PHYS:7760General Relativity3
PHYS:7761Cosmology3
Two of these:
PHYS:5710Classical Mechanics3
PHYS:5730Statistical Mechanics I3
PHYS:5741Quantum Mechanics I3
PHYS:5742Quantum Mechanics II3
PHYS:5811Classical Electrodynamics I3
PHYS:5812Classical Electrodynamics II3

After a student has chosen a research specialty, the student must submit a formal thesis proposal and defend the proposal in an oral comprehensive exam. The appropriate thesis advisor then becomes the candidate's general advisor and the chair of the comprehensive and final examination committee. The comprehensive exam must be taken before the beginning of the fourth year of graduate study.

Applicants must meet the admission requirements of the Graduate College; see the Manual of Rules and Regulations on the Graduate College website.

Students qualified for graduate study are considered for assistantships and encouraged to apply for fellowships and assistantships. 

Graduates have opportunities for employment in universities, colleges, and research laboratories in government and industry. Physics graduates have mastered skills that are readily transferable to a number of fields. They might choose to work in engineering, software development, finance, or consulting.

The Pomerantz Career Center offers multiple resources to help students find internships and jobs.

Sample Plan of Study

Sample plans represent one way to complete a program of study. Actual course selection and sequence will vary and should be discussed with an academic advisor. For additional sample plans, see MyUI.

Physics, Ph.D.

Plan of Study Grid (Manual)
Academic Career
Any SemesterHours
72 s.h. must be graduate level coursework; graduate transfer credits allowed upon approval. More information is included in the General Catalog and on department website. a, b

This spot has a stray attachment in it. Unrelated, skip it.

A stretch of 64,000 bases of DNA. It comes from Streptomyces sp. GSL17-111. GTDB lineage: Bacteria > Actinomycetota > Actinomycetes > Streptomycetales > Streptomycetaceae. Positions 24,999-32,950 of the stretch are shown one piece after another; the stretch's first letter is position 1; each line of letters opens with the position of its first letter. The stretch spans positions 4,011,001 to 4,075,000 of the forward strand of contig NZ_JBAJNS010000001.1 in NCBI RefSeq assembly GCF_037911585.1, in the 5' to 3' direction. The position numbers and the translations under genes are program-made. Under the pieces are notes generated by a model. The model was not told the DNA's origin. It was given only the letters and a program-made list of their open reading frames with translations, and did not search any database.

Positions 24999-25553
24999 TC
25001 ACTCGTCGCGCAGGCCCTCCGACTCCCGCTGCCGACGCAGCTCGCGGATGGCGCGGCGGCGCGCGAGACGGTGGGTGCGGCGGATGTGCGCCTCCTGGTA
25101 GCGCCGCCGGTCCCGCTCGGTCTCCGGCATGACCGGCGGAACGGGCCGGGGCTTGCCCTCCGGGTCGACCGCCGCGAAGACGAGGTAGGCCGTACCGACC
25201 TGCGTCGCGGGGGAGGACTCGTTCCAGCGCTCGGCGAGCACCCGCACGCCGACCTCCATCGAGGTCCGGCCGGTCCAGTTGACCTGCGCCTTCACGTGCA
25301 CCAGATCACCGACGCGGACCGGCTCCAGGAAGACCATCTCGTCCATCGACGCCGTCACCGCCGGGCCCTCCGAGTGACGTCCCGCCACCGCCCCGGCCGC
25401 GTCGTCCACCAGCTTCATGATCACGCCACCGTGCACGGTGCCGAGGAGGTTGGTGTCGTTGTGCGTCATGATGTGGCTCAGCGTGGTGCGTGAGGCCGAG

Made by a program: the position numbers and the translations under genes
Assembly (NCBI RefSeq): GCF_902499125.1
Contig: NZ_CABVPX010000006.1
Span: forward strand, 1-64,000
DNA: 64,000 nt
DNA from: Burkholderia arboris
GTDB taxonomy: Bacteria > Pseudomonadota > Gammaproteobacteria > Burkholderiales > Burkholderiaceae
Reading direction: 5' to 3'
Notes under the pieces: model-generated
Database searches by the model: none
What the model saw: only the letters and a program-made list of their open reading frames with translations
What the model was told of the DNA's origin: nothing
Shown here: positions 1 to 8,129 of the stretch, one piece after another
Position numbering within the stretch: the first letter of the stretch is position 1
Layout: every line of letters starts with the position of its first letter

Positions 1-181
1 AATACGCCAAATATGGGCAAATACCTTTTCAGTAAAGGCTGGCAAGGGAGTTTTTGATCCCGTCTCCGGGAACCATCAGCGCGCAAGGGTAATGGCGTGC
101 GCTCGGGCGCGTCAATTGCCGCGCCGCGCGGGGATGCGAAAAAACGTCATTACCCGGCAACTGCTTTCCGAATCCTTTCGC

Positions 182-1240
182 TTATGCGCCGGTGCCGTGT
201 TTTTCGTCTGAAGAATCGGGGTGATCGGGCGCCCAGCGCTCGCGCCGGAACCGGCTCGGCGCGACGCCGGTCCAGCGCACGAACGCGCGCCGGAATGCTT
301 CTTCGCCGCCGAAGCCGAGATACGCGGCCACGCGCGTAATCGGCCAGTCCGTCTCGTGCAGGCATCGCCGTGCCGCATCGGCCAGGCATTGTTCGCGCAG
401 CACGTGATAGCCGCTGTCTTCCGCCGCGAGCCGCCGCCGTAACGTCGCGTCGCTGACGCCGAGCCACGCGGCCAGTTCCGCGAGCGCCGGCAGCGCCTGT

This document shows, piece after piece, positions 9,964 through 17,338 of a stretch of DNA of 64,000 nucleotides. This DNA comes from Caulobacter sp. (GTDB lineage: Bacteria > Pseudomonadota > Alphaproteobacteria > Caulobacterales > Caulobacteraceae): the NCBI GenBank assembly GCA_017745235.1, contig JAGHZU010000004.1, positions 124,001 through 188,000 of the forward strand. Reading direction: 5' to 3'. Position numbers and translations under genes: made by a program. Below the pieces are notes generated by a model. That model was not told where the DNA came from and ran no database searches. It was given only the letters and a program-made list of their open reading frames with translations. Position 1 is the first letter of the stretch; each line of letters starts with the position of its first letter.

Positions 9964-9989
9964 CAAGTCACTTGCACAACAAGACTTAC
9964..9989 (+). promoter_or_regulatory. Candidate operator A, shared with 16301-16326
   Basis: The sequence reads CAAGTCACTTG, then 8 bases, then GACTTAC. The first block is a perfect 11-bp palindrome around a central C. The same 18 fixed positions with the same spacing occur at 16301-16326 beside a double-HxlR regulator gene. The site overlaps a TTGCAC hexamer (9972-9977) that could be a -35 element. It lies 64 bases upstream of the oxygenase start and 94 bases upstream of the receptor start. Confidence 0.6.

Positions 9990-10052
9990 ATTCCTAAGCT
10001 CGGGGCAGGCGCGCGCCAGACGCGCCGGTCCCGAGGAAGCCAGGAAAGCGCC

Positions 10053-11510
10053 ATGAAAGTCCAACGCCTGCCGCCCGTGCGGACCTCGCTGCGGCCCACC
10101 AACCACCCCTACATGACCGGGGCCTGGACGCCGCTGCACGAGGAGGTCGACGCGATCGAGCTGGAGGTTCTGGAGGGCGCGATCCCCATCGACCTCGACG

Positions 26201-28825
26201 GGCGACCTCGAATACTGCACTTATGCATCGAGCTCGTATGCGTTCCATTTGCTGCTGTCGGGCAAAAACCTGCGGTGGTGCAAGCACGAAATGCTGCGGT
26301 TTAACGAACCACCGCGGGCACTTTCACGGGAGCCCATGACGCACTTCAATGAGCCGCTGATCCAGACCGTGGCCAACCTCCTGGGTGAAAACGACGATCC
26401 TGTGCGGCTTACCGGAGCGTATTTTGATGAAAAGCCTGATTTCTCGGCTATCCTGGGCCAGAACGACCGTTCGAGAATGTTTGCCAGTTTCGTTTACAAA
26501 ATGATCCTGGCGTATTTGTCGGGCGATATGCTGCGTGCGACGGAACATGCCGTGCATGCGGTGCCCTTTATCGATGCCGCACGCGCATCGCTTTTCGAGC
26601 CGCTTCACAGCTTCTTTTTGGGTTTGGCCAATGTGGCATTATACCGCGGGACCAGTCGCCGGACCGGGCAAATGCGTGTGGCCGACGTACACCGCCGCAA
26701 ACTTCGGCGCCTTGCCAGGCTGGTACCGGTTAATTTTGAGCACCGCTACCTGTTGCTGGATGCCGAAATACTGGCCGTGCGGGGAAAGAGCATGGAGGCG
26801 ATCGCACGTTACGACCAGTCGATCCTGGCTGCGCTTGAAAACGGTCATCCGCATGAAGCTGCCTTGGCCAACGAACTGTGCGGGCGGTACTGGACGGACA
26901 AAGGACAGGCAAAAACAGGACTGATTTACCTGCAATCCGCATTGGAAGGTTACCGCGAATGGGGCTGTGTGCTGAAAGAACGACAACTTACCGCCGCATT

Students must maintain a Graduate College program GPA of 3.00 or higher. c
 Hours0
First Year
Fall
PHYS:4761 Mathematical Methods of Physics I d 3
PHYS:5710 Classical Mechanics 3
PHYS:5730 Statistical Mechanics I 3
 Hours9
Spring
PHYS:4762 Mathematical Methods of Physics II d 3
PHYS:5741 Quantum Mechanics I 3
PHYS:5811 Classical Electrodynamics I 3
 Hours9
Second Year
Fall
PHYS:5742 Quantum Mechanics II 3
PHYS:5812 Classical Electrodynamics II 3
Elective course e 3
 Hours9
Spring
Elective course e 3
Elective course e 3
Elective course e 3
 Hours9
Third Year
Any Semester
Comprehensive Exam
 Hours0
Fall
PHYS:7990 Research: Physics 9
 Hours9
Spring
PHYS:7990 Research: Physics 9
 Hours9
Fourth Year
Fall
PHYS:7990 Research: Physics 9
 Hours9
Spring
PHYS:7990 Research: Physics 9
Final Exam f
 Hours9
 Total Hours72
a
Students must earn at least 24 s.h. in departmental courses numbered 5000 or above, and may not include credit earned in PHYS:7990, PHYS:7992, ASTR:7991, or seminars.
b
Students must complete specific requirements in the University of Iowa Graduate College after program admission. Refer to the Graduate College website and the Manual of Rules and Regulations for more information.
c
Graduate College program GPA is comprised of all courses that are approved degree requirements. If a student takes more than the minimum required number of semester hours to complete the degree, but all courses taken are eligible to count toward the degree, those courses will be included in the Graduate College program GPA.
d
Students who pass a written examination are exempt from this requirement.
e
Work with faculty advisor to determine appropriate coursework and sequence.
f
Dissertation defense.